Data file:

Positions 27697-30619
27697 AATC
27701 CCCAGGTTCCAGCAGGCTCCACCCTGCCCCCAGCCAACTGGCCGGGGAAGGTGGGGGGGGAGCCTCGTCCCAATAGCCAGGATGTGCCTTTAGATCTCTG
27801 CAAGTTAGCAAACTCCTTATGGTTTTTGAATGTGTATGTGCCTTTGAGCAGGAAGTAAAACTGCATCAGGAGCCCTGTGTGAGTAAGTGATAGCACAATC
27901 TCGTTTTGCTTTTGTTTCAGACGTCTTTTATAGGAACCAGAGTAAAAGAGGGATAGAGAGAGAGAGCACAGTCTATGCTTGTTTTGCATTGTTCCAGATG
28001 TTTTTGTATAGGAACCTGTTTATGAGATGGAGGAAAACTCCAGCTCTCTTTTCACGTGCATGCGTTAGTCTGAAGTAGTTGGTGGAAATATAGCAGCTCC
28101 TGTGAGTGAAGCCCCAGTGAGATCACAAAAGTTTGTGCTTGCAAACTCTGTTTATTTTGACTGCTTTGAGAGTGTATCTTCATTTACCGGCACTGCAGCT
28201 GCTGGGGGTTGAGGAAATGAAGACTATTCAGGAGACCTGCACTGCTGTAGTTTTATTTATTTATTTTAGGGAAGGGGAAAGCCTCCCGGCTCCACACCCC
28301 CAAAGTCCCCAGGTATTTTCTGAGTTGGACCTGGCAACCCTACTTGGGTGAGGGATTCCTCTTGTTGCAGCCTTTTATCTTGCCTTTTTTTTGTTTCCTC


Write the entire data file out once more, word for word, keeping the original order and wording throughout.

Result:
Positions 27697-30619
27697 AATC
27701 CCCAGGTTCCAGCAGGCTCCACCCTGCCCCCAGCCAACTGGCCGGGGAAGGTGGGGGGGGAGCCTCGTCCCAATAGCCAGGATGTGCCTTTAGATCTCTG
27801 CAAGTTAGCAAACTCCTTATGGTTTTTGAATGTGTATGTGCCTTTGAGCAGGAAGTAAAACTGCATCAGGAGCCCTGTGTGAGTAAGTGATAGCACAATC
27901 TCGTTTTGCTTTTGTTTCAGACGTCTTTTATAGGAACCAGAGTAAAAGAGGGATAGAGAGAGAGAGCACAGTCTATGCTTGTTTTGCATTGTTCCAGATG
28001 TTTTTGTATAGGAACCTGTTTATGAGATGGAGGAAAACTCCAGCTCTCTTTTCACGTGCATGCGTTAGTCTGAAGTAGTTGGTGGAAATATAGCAGCTCC
28101 TGTGAGTGAAGCCCCAGTGAGATCACAAAAGTTTGTGCTTGCAAACTCTGTTTATTTTGACTGCTTTGAGAGTGTATCTTCATTTACCGGCACTGCAGCT
28201 GCTGGGGGTTGAGGAAATGAAGACTATTCAGGAGACCTGCACTGCTGTAGTTTTATTTATTTATTTTAGGGAAGGGGAAAGCCTCCCGGCTCCACACCCC
28301 CAAAGTCCCCAGGTATTTTCTGAGTTGGACCTGGCAACCCTACTTGGGTGAGGGATTCCTCTTGTTGCAGCCTTTTATCTTGCCTTTTTTTTGTTTCCTC